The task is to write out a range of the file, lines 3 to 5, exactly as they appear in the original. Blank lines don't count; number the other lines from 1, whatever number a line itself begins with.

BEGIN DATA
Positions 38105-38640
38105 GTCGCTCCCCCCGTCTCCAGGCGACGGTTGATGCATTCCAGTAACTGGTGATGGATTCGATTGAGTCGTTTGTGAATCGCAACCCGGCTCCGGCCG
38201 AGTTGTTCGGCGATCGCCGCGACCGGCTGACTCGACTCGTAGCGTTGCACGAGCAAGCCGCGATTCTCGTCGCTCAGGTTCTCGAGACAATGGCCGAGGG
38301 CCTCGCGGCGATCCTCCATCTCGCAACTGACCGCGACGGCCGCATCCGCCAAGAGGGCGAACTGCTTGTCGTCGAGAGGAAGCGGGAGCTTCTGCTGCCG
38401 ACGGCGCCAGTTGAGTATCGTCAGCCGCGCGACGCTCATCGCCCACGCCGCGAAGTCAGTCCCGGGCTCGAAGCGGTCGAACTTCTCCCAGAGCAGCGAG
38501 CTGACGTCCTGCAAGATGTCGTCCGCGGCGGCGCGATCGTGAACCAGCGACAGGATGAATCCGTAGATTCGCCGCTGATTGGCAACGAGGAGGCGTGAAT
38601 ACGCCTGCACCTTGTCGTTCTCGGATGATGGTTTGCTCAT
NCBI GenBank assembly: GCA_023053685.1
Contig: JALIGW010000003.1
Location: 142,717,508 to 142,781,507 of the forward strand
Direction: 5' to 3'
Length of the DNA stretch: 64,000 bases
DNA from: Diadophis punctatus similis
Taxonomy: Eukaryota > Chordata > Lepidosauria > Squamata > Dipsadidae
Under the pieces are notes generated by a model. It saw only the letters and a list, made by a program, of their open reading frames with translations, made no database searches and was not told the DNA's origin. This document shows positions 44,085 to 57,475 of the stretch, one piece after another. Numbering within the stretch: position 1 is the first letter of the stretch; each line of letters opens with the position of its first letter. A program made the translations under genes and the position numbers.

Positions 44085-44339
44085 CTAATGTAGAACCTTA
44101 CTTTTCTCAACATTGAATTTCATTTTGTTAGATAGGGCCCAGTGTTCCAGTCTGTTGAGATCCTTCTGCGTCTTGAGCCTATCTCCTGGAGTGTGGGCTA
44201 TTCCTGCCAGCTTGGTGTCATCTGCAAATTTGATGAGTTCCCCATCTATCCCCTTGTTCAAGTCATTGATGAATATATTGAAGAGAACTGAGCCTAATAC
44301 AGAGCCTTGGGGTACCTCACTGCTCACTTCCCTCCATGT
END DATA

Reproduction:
38201 AGTTGTTCGGCGATCGCCGCGACCGGCTGACTCGACTCGTAGCGTTGCACGAGCAAGCCGCGATTCTCGTCGCTCAGGTTCTCGAGACAATGGCCGAGGG
38301 CCTCGCGGCGATCCTCCATCTCGCAACTGACCGCGACGGCCGCATCCGCCAAGAGGGCGAACTGCTTGTCGTCGAGAGGAAGCGGGAGCTTCTGCTGCCG
38401 ACGGCGCCAGTTGAGTATCGTCAGCCGCGCGACGCTCATCGCCCACGCCGCGAAGTCAGTCCCGGGCTCGAAGCGGTCGAACTTCTCCCAGAGCAGCGAG